Brexit vote sends new shocks through markets; political chaos deepens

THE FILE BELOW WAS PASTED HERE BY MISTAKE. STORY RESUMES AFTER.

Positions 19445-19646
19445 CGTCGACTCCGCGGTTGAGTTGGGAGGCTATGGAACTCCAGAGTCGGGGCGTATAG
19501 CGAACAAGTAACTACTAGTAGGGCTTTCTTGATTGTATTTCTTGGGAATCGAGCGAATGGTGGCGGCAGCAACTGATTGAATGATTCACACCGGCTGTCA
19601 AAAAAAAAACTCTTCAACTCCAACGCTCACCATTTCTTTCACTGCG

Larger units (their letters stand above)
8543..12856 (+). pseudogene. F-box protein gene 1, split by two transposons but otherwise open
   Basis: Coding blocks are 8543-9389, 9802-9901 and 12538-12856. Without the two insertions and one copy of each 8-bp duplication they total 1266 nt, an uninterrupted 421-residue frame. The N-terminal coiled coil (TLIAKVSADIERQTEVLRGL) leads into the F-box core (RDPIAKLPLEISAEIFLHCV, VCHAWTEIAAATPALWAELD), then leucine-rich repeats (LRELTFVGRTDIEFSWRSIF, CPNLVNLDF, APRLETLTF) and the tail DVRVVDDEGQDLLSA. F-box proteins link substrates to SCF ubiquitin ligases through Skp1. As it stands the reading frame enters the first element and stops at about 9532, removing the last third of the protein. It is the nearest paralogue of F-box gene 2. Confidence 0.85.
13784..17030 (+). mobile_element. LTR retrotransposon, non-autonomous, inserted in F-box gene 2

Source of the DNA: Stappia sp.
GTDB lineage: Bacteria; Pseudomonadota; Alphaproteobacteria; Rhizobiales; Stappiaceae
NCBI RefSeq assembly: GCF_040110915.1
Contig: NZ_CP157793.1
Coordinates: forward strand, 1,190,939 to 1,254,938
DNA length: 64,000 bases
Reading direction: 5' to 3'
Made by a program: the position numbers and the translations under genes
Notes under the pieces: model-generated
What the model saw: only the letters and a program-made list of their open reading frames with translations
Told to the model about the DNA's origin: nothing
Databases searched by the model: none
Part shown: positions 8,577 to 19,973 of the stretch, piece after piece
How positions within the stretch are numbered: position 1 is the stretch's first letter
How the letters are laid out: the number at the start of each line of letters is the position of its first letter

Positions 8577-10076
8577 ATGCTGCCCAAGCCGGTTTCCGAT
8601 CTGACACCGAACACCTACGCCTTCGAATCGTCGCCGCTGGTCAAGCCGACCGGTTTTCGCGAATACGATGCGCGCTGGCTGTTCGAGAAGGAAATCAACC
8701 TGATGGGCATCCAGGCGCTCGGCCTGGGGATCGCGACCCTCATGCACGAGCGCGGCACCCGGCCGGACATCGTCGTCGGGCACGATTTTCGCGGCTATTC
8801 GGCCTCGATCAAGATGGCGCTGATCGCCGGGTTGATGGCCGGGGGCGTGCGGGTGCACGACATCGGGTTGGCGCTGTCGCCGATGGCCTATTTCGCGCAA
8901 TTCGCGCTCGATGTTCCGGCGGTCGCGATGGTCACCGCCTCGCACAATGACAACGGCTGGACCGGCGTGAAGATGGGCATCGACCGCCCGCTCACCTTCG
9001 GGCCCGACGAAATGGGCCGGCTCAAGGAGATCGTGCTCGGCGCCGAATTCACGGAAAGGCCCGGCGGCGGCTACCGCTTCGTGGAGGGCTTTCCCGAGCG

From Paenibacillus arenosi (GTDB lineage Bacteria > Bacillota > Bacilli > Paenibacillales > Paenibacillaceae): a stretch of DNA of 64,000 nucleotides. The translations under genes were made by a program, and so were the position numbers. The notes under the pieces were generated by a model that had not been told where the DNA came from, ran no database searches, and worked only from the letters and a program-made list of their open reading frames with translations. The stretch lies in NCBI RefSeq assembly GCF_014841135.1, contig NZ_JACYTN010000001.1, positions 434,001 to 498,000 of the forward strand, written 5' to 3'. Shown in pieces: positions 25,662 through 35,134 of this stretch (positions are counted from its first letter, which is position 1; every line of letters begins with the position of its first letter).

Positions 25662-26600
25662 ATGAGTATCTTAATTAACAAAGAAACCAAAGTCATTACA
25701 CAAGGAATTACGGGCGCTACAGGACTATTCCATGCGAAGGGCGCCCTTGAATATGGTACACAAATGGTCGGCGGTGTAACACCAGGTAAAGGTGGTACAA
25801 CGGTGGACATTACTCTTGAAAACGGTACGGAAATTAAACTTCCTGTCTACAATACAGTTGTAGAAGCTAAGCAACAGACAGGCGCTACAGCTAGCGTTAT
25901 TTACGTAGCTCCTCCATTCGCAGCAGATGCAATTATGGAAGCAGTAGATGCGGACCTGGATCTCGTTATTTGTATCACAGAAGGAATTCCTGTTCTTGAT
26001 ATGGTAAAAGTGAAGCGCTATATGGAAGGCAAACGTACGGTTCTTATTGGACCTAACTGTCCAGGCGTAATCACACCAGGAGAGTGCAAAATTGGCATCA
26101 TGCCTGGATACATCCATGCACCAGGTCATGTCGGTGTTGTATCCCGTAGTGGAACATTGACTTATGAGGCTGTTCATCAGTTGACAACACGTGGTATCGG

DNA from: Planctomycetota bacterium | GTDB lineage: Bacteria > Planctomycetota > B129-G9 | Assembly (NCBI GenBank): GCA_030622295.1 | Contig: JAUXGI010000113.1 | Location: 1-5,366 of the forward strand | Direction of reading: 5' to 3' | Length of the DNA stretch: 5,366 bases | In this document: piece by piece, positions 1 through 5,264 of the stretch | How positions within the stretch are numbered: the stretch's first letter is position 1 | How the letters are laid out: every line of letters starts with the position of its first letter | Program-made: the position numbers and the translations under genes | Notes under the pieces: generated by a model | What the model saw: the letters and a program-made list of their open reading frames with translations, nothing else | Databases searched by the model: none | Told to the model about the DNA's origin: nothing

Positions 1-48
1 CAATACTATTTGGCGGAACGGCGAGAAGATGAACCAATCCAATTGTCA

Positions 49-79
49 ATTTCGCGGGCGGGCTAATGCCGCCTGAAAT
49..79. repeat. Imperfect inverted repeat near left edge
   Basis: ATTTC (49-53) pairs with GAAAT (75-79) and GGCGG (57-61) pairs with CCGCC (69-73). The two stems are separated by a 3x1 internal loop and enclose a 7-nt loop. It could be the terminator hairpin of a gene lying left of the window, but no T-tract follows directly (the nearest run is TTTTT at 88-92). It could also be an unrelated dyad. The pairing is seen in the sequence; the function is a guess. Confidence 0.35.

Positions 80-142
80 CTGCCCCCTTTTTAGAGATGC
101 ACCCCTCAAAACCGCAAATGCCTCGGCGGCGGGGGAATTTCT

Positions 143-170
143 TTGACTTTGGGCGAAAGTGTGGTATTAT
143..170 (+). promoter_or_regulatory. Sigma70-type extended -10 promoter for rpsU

LONDON Britain's vote to leave the European Union sent new shockwaves through financial markets, with the pound falling despite the country's leaders' attempts to ease the political and economic turmoil it has unleashed.Finance minister George Osborne said on Monday the British economy was strong enough to cope with the volatility caused by Thursday's referendum, the biggest blow since World War Two to the European goal of forging greater unity.But his words failed to stop sterling sinking to its lowest level against the U.S. currency for 31 years, continuing the slide that began last week when Britons confounded investors' expectations by voting to end 43 years of EU membership.European bank shares had their worst two-day fall on record and world stocks, as measured by MSCI were on track for their worst two-day fall since the aftermath of the collapse of Lehman Brothers in late 2008. With the ruling Conservatives looking for a new leader after Prime Minister David Cameron's resignation on Friday and lawmakers from the opposition Labour party stepping up a rebellion against their leader, Britain sank deeper into political and economic chaos."There's no political leadership in the UK right when markets need the reassurance of direction," said Luke Hickmore of Aberdeen Asset Management, expressing the view of many in the City of London financial center.Cameron says he will stay on until October as a caretaker and that his successor should trigger the formal process of leaving the EU. His Conservative Party in parliament recommended choosing a successor by early September.The prime minister sought to calm fears over the fallout of the referendum and said parliament should not try to block Britain's departure. A majority of parliamentarians, like him, had argued that Britain should stay in the EU."I am clear, and the cabinet agreed this morning, that the decision must be accepted," Cameron told parliament, which also faces a public petition for a new referendum.But his refusal to start formal moves to pull the country out of the EU has prompted many European leaders to demand quicker action by Britain, the EU's second largest economy after Germany, to leave the 28-country bloc."It should be implemented quickly. We cannot remain in an uncertain and indefinite situation," French finance minister Michel Sapin said on France 2 television.Guenther Oettinger, a German member of the EU's executive European Commission, said delay would hurt Europe as well as Britain. "Every day of uncertainty prevents investors from putting their funds into Britain, and also other European markets," he told Deutschlandfunk radio.Cameron will join EU leaders for dinner in Brussels on Tuesday, the eve of an EU summit from which Britain will be excluded. EU lawmakers want him to announce Britain's departure then, but a senior EU official said that was unrealistic.MERKEL HAS "NO BRAKE, NO ACCELERATOR"While European leaders would like swift negotiations to end the uncertainty, which is fuelling euroskeptic forces in their own countries, they say they cannot begin until Britain formally notifies the EU it is planning to exit.The leaders of France, Germany and Italy met in Berlin on Monday to plan their next moves and said Europe needed to respond to its people's concerns by setting clear goals to improve security, the economy and prospects for young people. German Chancellor Angela Merkel, who has appeared to take a softer line on Britain's decision than some European leaders, said she had "neither a brake nor an accelerator" to control events, adding: "We just don't want an impasse".Making clear the exit negotiations would not be easy, Volker Kauder, who leads Merkel's conservatives in parliament, told ARD television: "There will be no special treatment, there will be no gifts." The shockwaves are being felt across the globe at a time when economies are still fragile from the 2008 economic crisis, interest rates are close to zero and central banks have fewer tools than normal to revive demand if countries enter recession.Financial markets misjudged the referendum, betting on the status quo despite abundant signs that the vote would be close.When reality dawned, the reaction was brutal. Sterling fell as much as 11 percent against the dollar on Friday for its worst day in modern history, while $2.8 trillion was wiped off the value of world stocks - the biggest daily loss ever. By Monday afternoon, sterling had shed around 3.6 percent against the dollar to $1.3209, despite an attempt by Osborne to ease concerns by saying he was working closely with the Bank of England and officials in other leading economies."Our economy is about as strong as it could be to confront the challenge our country now faces," he told reporters. "It is inevitable after Thursday's vote that Britain's economy is going to have to adjust to the new situation we find ourselves in."U.S. Treasury Secretary Jack Lew also tried to restore calm, telling CNBC television it had been "an orderly impact so far" though he later added: "We have resilience built into our economy, but we're not cut off from the world." Visiting Brussels, U.S. Secretary of State John Kerry said it was important that "nobody loses their head" as the EU and Britain deal with the fallout from the referendum.Later, in London, he urged both sides to be driven by common sense rather than a desire to get even, saying the impact on the U.S. economy would depend on how the negotiations go."PENSIONS ARE SAFE"The vote to leave the EU has increased the likelihood of Scotland holding a second referendum on independence, after voters there strongly backed remaining in the EU.Boris Johnson, a leading proponent of a Brexit and likely contender to replace Cameron, praised Osborne for saying "some reassuring things to the markets".The former London mayor said it was now clear "people's pensions are safe, the pound is stable, markets are stable. I think that is all very good news."Financial markets took a different view. The yield on British 10-year government bonds fell below 1 percent for the first time as investors bet the Brexit vote would trigger a Bank of England interest rate cut aimed at steadying the economy. Many economists have cut economic growth forecasts for Britain, with Goldman Sachs expecting a mild recession within a year. The risks affect economies far beyond Britain. "Against the backdrop of globalization, it's impossible for each country to talk about its own development discarding the world economic environment," Chinese Premier Li Keqiang told the World Economic Forum in the city of Tianjin.Japanese Prime Minister Shinzo Abe instructed his finance minister to watch currency markets "ever more closely" and take steps if necessary. DIVIDED PARTIESJohnson tried to calm fears over Britain's future trade ties with the EU by writing in the Daily Telegraph newspaper that there would be continued free trade and access to the single market, although EU leaders say that is not a given.He also suggested Britain would not have to accept free movement of workers, aware that many voters chose "leave" due to concerns over immigration. However, single market rules say countries must accept free movement of people as well as goods.Johnson is expected to declare soon that he is running to lead the Conservatives, who have been divided for decades between pro- and anti-EU factions. Divisions within the opposition are also deep. A wave of Labour lawmakers resigned from leader Jeremy Corbyn's team on Monday, adding to the 11 senior figures who quit on Sunday, saying his campaign to keep Britain in the EU was half-hearted.Corbyn, a left-winger who has strong support among ordinary party members, has said he is not stepping down.Discontent with the political establishment in general and the Conservatives in particular was a factor behind the vote to leave, although many Brexit backers focused on immigration, complaining too many migrants had arrived from eastern Europe.Police said offensive leaflets targeting Poles had been distributed in Huntingdon, central England, and graffiti had been daubed on a Polish cultural center in central London on Sunday, three days after the vote.The Polish embassy in London said it was shocked by the "xenophobic abuse" aimed at the Polish community and others. (Additional reporting by David Lawder, William James, Jamie McGeever, Nigel Stephenson, Kevin Yao, Costas Pitas, Bate Felix, Andrea Shalal, Michael Holden, Guy Faulconbridge, David Milliken, Patrick Graham, Michelle Martin, Elizabeth Piper, Paul Carrel, Conor Humphries, Minami Funakoshi and Tetsushi Kajimoto; Writing by David Stamp and Philippa Fletcher; Editing by Peter Graff and Andrew Roche) Read more